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MS Trust staff, MS health professionals and people with MS offer their perspectives on hot topics in the world of MS
Our free, quarterly newsletter for people with multiple sclerosis, their family and friends and supporters of the MS Trust.
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At the MS Trust, we are often surprised by the amazing things people do to raise money to support those living with MS, but when Caitlin's mum got in touch we were particularly delighted!
NICE has published a draft of the revised clinical guideline Management of multiple sclerosis in primary and secondary care and has invited comments from registered stakeholders.
A letter to The Telegraph today suggests that more than half of people with MS in the UK may not be getting access to treatments they need.
A free app (SymTrac) that enables people to track their MS over time was launched yesterday.
If you would like to run the Virgin Money London Marathon on 26 April 2015 to support people affected by multiple sclerosis, don't forget to enter the public ballot for a place when it opens on Tuesday. You can also contact the MS Trust to apply for a Gold Bond charity place.
Fantastic fundraiser Kenny Smith followed up his 2012 Sahara Trek and London to Paris cycle ride by going on to conquer Mount Kilimanjaro last October, and he's written an amazing article about his trip.
John Nicholson took part in the first ever RideLondon-Surrey 100 event last year. John shares his top tips for anyone considering taking part cycling events.
Get your tickets now for a Charity Night at The Beat Nightclub in Edinburgh, in aid of the MS Trust and the MS Therapy Centre Lothian.
The Scottish Medicines Consortium (SMC) has approved dimethyl fumarate (BG-12, Tecfidera) as a treatment for relapsing remitting multiple sclerosis on the NHS in Scotland.
The MS Trust welcomes the decision by SMC.
Dont forget that it's Mother's Day this Sunday (30th March). Why not send a card with a difference this year?
Brain volume loss and progression of the condition were both slowed and quality of life was improved
140 people with secondary progressive multiple sclerosis took either high dose simvastatin (80mg/day) or placebo in this two year, phase II clinical trial. MRI scans measured brain volume during the course of the study, disability was measured using the EDSS scale and participants completed questionnaires to measure the impact of MS on day-to-day living. Simvastatin was well tolerated by the participants.
Reports of preliminary findings from a study due to be presented at the American Academy of Neurology meeting in April suggests that the contraceptive pill may be a risk factor for developing MS.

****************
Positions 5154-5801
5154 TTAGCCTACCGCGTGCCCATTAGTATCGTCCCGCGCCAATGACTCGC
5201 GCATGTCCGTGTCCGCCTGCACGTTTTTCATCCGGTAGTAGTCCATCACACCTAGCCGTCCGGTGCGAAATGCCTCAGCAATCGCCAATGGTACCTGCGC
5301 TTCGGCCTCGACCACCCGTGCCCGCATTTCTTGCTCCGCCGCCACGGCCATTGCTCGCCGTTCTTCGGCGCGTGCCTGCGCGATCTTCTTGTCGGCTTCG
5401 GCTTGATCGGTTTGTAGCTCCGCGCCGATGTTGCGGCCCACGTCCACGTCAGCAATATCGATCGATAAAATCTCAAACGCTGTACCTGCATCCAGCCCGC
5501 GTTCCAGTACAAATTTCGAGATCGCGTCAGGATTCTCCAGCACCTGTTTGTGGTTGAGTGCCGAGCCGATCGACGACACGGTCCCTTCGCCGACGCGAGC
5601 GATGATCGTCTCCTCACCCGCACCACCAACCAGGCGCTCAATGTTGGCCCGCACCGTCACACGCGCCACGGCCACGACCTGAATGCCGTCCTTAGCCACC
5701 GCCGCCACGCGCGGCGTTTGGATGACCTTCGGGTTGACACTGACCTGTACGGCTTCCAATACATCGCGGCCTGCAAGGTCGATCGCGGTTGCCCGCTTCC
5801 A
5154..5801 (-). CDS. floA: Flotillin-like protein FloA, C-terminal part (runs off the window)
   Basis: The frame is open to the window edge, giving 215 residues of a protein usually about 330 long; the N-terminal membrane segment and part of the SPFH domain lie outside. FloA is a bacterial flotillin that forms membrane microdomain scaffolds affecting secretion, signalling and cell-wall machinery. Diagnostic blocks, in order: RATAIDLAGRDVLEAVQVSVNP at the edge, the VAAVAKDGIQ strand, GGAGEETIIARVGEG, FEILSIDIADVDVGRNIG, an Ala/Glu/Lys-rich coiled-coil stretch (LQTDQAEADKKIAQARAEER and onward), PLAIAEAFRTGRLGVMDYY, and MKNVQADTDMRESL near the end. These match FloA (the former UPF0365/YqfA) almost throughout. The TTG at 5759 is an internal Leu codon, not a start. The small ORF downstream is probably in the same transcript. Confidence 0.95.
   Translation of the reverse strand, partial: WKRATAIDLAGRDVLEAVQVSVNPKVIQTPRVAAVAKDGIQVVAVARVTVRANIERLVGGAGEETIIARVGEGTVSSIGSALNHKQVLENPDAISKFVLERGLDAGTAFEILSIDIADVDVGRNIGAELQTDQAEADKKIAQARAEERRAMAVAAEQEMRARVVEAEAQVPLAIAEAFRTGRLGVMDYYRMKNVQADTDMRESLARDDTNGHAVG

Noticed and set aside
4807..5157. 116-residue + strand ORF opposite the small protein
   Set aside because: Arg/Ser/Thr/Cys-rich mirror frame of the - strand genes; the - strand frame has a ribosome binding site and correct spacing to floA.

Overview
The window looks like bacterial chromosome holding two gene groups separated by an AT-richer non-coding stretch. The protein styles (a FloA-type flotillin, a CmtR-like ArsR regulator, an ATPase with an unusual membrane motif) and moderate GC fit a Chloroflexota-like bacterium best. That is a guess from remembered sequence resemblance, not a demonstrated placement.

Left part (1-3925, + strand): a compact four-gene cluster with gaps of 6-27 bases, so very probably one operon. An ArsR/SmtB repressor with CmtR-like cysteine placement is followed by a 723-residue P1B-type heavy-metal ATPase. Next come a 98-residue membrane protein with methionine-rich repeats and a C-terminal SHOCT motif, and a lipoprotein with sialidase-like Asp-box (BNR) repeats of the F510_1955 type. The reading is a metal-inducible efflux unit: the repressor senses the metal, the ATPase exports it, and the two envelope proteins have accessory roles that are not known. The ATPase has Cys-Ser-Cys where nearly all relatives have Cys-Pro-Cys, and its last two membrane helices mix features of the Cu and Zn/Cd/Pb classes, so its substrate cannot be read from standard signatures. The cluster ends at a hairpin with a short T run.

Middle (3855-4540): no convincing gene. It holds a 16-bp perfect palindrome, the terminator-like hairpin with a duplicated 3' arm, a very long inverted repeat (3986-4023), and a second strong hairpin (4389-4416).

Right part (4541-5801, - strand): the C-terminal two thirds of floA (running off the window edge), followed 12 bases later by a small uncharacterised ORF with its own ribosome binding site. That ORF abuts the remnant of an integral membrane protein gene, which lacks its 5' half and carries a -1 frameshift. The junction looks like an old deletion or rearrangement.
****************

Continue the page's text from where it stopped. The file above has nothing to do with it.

That was the headline on the very first issue of our newsletter Open Door. Simon, who joined our information team in 2000, reports on how our service has developed in response to changing needs over the years.
Jill Lovell has lived with MS for over 30 years and has been involved in the work of the MS Trust since the early days. Here she looks back on some of the big changes of the last 21 years.
Nicki Ward-Abel has been an MS nurse since 1997. Here she remembers how the MS Trust helped transform MS nurse training for the benefit of everyone affected by MS.
- Our GEMSS programme helps safeguard the role of an MS nurse at Northumbria NHS Trust
- The programme enters its second phase with ten new teams from around the UK
When Liz Hilland from Country Durham found out she had multiple sclerosis in 1999 she knew very little about it and feared it was an end to the life she knew. Since then she become involved in raising funds and awareness to help others understand more about MS and show that life goes on after diagnosis. Last year she took part in a zip slide from the Tyne Bridge as part of our Be Bold in Blue campaign.
Over the last 10 years Anne Thompson, whose son has MS, has been one of the MS Trust’s most dedicated fundraisers. All in all she’s raised almost £15,000 – that’s enough to pay for the writing and printing of our new guides to managing MS bowel and bladder problems.
At the MS Trust we believe that everyone with MS should have access to an MS specialist nurse. We believe that MS specialist nurses are the best people to help you manage the whole range of health issues around MS.
Getting a handle on MS can be hard enough when you live with it yourself. But it can often be just as tricky for children and young people to understand why their mum or dad is too tired to play or why they might have to help out more at home.